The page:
As FNC's Geraldo Rivera appeared in New York City for his Geraldo at Large show on Sunday night to give attention to the Occupy Wall Street protests, participant and music mogul Russell Simmons sparred with FBN's Charles Payne after Simmons complained that his taxes were too low and claimed that his employees pay more taxes then he does.

By Tim Graham | October 10, 2011 | 8:51 AM EDT

Leftist media critics resent that newspapers have a "Business" section or that PBS used to show "Wall Street Week," as if reporting on business automatically means you're pro-business. The Washington Post on Sunday seemed to be working overtime to publish an Anti-Business section, with two columns endorsing the "Occupy Wall Street" protests, an enormous article by liberal Post wunderkind Ezra Klein on how the Obama "stimulus" was too tiny, and a whole page devoted to the Bloomberg expose of the Koch brothers' shenanigans in Iran.

Steven Pearlstein wrote a column on how "Obama can learn from Wall St. protest." Michelle Singletary's column was titled "Rage, rage against Wall St." and compared the protesters to Rosa Parks fighting racism on the bus.

By Mark Finkelstein | October 10, 2011 | 8:04 AM EDT

Politico's "Daily Digest" is an email the blog blasts out in the morning, touting the day's top stories.  As a subscriber, this NewsBuster was struck by the left-friendly lean of five out this morning's six featured stories.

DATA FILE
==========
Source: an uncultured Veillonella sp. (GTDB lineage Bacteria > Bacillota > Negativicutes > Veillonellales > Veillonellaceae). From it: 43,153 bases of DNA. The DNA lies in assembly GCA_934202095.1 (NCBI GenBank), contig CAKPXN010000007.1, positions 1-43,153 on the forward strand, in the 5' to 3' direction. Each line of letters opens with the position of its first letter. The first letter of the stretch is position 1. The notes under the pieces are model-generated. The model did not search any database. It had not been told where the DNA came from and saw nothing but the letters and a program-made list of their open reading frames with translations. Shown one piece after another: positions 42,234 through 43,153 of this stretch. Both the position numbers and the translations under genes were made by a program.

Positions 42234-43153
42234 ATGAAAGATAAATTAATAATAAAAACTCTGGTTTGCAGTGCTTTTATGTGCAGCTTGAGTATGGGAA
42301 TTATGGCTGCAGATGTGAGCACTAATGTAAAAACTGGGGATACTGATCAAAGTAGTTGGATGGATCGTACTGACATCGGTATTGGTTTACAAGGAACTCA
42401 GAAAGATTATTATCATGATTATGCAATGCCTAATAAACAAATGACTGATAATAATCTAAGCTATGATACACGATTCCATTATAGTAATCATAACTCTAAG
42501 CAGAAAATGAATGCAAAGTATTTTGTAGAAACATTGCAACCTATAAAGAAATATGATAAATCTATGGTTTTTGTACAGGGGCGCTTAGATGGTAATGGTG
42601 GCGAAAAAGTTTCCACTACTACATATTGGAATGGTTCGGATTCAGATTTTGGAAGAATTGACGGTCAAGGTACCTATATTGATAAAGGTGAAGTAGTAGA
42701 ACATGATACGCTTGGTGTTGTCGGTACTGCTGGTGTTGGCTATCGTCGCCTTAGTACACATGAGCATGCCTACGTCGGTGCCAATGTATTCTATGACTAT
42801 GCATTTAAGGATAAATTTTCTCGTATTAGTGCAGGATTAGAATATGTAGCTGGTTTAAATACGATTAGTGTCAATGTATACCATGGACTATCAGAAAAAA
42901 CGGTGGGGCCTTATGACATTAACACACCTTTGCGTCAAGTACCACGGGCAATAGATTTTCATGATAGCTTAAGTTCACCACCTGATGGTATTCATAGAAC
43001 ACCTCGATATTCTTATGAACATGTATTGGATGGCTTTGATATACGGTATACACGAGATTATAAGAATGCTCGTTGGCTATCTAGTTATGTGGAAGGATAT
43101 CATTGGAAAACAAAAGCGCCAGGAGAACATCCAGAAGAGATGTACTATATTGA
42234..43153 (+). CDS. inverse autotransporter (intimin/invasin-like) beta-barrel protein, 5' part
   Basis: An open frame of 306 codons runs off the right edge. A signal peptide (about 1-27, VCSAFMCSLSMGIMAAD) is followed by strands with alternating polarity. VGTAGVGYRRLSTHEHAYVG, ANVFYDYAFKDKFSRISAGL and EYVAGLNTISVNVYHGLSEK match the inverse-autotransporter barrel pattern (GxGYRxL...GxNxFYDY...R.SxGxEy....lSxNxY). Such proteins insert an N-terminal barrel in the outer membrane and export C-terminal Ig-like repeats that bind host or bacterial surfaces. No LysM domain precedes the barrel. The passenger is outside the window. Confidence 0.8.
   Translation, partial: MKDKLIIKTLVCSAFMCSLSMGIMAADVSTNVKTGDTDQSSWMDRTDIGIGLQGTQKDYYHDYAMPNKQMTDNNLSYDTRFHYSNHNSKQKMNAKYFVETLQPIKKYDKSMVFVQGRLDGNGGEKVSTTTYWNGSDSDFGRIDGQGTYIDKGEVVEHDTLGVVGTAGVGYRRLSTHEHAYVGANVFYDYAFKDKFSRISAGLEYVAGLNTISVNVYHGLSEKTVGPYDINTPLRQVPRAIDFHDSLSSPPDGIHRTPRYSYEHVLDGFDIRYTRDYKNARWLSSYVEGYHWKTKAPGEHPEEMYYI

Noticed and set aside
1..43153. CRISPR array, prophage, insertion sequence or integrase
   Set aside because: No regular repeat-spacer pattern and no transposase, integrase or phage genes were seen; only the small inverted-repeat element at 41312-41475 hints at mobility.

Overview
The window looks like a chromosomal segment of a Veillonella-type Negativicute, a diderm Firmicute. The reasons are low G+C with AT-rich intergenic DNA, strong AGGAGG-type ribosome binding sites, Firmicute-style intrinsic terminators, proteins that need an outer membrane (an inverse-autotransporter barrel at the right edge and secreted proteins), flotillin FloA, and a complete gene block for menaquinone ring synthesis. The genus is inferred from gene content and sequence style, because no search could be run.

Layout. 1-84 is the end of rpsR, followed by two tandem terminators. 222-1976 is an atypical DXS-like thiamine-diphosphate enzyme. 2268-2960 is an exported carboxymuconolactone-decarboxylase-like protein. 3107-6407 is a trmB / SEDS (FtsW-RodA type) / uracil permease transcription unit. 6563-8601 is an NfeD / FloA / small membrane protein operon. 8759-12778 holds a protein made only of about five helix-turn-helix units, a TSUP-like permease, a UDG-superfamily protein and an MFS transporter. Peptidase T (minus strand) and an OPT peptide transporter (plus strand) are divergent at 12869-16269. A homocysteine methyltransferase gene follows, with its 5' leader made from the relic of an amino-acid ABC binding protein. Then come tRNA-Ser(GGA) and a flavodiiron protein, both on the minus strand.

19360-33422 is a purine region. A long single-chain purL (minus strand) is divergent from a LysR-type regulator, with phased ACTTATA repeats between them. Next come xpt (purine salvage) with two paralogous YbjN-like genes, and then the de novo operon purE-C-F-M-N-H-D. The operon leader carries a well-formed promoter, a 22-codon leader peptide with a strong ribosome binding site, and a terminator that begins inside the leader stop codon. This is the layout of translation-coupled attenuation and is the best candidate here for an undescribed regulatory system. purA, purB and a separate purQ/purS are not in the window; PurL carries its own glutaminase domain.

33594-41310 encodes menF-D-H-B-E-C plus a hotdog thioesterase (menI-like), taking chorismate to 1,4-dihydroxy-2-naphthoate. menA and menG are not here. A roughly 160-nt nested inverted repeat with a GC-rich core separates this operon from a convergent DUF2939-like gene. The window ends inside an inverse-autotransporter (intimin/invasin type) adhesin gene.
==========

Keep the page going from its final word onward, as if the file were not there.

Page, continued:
To be sure, "Post-recession income falls" is not good for President Obama, reporting as it does that Americans' incomes have fallen faster during his presidency than they did even in the depths of the recession.  But every other story would surely be welcome at the White House.  Here are the stories, in the order they appear in the email:

By Brent Baker | October 10, 2011 | 2:09 AM EDT

ABC stepped up its promotion Sunday night on behalf of the far-left protesters, which they failed to label, making a special effort to explain and frame their grievances – a service they never provided to the Tea Party. “Tonight, the anger spreads,” anchor David Muir hailed in teasing World News on Sunday night. “Those Wall Street protests now going global. This evening here, we learn about the lives behind the protesters here in this country, showing up in cities coast to coast.”

Muir pointed viewers to a sign he liked: “Look at the images coming in tonight, spelling out the anger. This sign in New York, ‘The rich get bailed out, the poor get sold out.’” He relayed ABC’s goal, “We ask a simple question: What’s happened in the lives of the Americans who’ve joined these protests. What was it that set them off?”